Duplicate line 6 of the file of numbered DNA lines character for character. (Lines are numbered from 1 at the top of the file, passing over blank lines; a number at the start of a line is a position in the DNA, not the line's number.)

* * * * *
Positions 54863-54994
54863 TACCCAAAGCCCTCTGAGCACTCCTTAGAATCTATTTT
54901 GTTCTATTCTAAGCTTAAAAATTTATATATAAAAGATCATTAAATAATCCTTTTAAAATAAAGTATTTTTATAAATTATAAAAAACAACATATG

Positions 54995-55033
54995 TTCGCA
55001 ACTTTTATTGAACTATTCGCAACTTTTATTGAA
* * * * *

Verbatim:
55001 ACTTTTATTGAACTATTCGCAACTTTTATTGAA